FAQ

How to file an appeal for health insurance claim

If your insurance provider denies a claim, you have the right to file an appeal

When you receive medical services, your medical provider will submit a request for payment for those services to your health insurance provider (called a claim). your insurance provider may deny full or partial coverage of the claim. if this happens, you can file an appeal. An appeal is a request to review a health insurance provider’s decision regarding a claim. the process of filing an appeal can seem daunting. but it is both your right and your best interest to appeal a denied claim that you and your health care team believe is important to your health.

Reading: How to file an appeal for health insurance claim

In 2019, 40.4 million health insurance claims were denied and only 0.02% of those denied claims were appealed (pollitz, 2021). this equates to just 63,318 appeals out of 40.4 million denied claims. however, people who do file an appeal often see results in their favor: “it’s in someone’s best interest to try to appeal, because we know that 40% to 60% of all appeals are decided in favor of the patient” . points out monica bryant of triage cancer.

This blog offers tools, tips, and guidance to empower patients who need to file a health insurance appeal for a denied claim.

It is both your right and your best interest to appeal a denied claim that you and your health care team believe is important to your health.

Before filing an appeal, it helps to understand the different types of insurance appeals:

  • internal appeals
  • external calls
  • expedited appeals
  • An internal appeal is where you go back to your insurance company (individual or funded plan) or your employer (self-funded plan) and ask them to reconsider their decision. appeals can take place after you receive a service or before you receive a service. You have 6 months (180 days) from the day you learn your claim was denied to file an appeal. your insurance company then has a set timeline for responding. You can also file an expedited appeal, for example, if waiting a long period of time could cause more harm.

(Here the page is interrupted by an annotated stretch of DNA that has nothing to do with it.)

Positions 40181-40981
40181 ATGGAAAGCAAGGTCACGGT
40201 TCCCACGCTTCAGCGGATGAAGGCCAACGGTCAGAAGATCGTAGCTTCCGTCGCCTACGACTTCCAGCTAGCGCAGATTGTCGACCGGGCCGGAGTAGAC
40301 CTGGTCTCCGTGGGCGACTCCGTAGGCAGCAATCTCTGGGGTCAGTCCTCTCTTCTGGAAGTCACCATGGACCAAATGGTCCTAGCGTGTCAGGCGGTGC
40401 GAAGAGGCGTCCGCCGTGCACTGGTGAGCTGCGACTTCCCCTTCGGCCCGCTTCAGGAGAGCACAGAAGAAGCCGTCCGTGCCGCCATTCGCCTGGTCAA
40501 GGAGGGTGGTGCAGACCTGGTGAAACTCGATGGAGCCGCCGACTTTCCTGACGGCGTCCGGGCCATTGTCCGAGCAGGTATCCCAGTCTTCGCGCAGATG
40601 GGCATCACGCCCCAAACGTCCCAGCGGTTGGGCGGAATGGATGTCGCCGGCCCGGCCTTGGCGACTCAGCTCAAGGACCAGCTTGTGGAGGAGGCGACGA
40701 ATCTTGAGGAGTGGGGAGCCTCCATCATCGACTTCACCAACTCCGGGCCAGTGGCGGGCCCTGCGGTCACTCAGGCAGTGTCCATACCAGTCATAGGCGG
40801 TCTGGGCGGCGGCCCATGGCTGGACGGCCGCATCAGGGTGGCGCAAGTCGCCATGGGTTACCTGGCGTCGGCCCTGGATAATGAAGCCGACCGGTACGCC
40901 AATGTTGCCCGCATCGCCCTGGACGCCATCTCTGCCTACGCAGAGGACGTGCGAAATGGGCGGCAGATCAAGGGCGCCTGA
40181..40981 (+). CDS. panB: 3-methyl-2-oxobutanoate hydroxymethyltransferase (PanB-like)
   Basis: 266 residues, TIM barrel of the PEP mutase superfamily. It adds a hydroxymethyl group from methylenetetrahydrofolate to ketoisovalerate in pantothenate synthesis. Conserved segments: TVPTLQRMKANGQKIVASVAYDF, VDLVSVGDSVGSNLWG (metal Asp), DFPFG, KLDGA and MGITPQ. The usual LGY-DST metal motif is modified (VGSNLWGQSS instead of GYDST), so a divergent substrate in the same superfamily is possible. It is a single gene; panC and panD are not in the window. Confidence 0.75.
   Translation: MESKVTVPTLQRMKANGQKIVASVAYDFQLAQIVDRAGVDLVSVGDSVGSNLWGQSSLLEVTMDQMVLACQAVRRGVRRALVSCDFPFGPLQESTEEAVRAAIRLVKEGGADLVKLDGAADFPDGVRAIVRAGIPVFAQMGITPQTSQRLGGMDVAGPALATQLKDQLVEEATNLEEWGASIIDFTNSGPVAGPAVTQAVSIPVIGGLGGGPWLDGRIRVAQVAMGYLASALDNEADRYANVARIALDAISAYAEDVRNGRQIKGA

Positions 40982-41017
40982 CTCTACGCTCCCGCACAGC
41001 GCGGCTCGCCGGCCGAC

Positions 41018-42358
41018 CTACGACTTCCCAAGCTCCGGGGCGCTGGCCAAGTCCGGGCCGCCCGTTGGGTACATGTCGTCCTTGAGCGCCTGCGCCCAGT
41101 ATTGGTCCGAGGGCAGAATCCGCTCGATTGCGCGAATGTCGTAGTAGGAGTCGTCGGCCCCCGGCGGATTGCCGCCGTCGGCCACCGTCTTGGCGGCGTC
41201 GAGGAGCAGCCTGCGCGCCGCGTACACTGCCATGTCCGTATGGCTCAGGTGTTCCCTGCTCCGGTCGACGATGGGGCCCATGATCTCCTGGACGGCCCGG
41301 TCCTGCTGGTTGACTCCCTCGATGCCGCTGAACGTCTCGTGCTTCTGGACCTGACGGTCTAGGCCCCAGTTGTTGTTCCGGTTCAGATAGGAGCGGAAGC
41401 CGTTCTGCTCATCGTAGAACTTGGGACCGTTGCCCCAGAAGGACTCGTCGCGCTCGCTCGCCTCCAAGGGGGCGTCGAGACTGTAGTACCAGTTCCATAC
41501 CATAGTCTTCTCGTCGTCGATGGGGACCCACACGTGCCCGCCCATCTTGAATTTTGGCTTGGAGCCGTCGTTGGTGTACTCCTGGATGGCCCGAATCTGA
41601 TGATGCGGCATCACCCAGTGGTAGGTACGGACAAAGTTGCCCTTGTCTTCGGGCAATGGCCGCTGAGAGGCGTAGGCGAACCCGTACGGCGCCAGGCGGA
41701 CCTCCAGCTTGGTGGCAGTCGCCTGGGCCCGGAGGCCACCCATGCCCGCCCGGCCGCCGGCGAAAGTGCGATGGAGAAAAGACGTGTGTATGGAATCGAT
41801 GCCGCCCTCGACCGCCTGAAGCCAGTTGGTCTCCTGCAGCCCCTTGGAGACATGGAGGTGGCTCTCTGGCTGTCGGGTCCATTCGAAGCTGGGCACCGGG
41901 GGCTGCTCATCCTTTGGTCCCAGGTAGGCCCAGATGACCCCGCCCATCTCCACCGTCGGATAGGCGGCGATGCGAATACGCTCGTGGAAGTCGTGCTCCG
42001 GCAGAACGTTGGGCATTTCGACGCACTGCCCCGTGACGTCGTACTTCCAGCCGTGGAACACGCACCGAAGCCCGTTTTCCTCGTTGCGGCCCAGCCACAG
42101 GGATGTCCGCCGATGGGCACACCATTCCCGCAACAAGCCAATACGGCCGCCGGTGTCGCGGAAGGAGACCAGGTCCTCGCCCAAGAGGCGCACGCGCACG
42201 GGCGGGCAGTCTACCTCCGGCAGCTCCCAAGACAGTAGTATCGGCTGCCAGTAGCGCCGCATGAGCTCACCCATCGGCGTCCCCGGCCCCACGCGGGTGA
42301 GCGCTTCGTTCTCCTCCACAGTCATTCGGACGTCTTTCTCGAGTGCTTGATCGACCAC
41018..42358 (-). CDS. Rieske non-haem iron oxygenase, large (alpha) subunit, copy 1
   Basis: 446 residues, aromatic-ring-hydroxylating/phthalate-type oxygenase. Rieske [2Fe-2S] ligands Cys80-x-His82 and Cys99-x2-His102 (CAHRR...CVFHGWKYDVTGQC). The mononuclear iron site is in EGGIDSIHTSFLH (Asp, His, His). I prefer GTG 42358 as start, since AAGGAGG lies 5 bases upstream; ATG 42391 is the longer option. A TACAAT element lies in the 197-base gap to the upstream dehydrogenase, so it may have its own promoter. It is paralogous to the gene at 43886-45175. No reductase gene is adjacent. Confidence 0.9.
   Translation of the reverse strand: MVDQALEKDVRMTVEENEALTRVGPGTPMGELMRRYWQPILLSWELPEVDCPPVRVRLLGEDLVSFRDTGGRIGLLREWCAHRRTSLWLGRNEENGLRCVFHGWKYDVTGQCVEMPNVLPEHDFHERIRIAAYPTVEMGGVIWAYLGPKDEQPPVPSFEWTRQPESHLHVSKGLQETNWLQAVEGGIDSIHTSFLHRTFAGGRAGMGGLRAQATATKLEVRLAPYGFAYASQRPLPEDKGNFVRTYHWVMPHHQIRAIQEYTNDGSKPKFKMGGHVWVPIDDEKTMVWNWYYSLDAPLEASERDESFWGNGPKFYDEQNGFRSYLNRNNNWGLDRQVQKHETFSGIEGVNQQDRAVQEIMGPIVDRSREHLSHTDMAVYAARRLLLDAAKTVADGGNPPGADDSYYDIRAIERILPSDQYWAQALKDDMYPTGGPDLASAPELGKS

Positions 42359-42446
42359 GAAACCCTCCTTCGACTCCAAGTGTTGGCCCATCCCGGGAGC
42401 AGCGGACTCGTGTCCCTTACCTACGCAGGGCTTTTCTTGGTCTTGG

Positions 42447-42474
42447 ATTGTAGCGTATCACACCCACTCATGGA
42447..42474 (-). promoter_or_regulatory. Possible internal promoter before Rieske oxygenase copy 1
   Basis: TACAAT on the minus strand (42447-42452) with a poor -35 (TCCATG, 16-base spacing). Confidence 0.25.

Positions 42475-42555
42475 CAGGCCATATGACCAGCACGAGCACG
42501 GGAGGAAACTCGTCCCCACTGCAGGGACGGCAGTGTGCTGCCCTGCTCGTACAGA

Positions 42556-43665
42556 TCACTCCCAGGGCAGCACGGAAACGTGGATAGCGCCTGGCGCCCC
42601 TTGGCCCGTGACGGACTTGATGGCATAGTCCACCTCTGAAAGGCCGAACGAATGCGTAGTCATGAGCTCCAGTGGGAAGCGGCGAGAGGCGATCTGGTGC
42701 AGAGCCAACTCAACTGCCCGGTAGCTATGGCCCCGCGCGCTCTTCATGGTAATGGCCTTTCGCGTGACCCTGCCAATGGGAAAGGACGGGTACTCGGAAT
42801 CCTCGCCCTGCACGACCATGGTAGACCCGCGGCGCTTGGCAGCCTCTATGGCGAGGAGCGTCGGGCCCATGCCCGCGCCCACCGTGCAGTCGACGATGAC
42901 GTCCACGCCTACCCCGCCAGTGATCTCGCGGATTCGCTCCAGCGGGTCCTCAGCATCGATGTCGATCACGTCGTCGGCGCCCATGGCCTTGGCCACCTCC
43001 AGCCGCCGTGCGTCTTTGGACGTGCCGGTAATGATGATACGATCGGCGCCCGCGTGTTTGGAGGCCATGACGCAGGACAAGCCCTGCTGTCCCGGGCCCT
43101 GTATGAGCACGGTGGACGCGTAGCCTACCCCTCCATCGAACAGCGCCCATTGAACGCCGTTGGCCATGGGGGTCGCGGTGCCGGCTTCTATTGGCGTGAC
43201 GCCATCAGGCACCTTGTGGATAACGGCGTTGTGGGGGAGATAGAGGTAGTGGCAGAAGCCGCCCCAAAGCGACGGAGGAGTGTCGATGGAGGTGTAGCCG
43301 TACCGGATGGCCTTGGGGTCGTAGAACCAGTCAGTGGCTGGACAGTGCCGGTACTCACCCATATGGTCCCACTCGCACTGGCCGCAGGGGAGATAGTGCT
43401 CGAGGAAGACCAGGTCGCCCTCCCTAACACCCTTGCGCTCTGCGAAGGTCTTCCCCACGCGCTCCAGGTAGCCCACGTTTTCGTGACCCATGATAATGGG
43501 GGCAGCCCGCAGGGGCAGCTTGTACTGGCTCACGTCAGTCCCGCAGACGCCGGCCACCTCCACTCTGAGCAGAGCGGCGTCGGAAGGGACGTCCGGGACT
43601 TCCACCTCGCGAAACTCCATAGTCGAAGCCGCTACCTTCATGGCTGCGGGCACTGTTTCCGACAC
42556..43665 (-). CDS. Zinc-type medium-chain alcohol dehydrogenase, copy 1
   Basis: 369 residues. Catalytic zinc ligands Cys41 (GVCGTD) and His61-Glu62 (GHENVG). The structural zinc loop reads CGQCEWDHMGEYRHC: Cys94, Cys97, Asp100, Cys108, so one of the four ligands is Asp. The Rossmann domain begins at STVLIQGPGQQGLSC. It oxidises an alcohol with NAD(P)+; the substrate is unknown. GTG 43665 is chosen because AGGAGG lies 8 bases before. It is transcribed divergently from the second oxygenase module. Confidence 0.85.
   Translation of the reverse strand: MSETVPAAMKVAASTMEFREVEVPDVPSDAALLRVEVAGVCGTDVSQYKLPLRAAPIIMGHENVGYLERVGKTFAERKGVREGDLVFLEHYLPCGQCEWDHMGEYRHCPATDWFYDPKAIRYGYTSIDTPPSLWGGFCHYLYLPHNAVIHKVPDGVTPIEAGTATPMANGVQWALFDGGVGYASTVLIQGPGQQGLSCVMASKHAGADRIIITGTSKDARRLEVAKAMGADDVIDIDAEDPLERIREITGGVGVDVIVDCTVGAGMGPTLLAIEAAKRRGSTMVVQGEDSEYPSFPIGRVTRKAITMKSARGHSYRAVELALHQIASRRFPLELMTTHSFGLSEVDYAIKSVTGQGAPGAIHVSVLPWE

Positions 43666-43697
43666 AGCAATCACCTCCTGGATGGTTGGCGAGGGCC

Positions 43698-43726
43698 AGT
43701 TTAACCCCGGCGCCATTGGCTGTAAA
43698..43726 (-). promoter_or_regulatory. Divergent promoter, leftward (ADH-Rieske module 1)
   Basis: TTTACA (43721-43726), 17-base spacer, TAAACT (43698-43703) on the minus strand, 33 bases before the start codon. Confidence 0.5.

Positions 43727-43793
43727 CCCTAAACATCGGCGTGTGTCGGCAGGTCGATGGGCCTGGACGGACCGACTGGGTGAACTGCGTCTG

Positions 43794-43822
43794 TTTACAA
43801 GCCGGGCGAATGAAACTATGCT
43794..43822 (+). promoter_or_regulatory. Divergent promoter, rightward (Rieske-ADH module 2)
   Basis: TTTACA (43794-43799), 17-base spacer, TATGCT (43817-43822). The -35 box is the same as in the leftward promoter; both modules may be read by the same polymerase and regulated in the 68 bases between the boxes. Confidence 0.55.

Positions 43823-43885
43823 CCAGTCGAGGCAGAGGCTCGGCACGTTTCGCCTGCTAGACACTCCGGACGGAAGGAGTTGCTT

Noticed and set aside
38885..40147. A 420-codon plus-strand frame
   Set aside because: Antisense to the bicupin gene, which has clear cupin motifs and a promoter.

An external appeal can be filed if your insurance denies your original appeal. in this case, go to an independent entity and ask them to examine the facts. this process is based on the specific laws of your state and the decision at this step is final in all cases. You generally have 4 months from the day you learn your claim was denied to file an external appeal. You can also file an expedited appeal, if you qualify.

    An expedited appeal is helpful when the time it takes for a standard appeal could harm your health. With this type of appeal, you can file both internally and externally at the same time, if the case allows.

    prepare to file an appeal

    Step 1: Determine the type of plan you have.

    See also: How to Choose a Health Insurance Plan | Anthem

    Knowing what type of insurance plan you have will help inform the steps you will take when filing an appeal. Plan types include:

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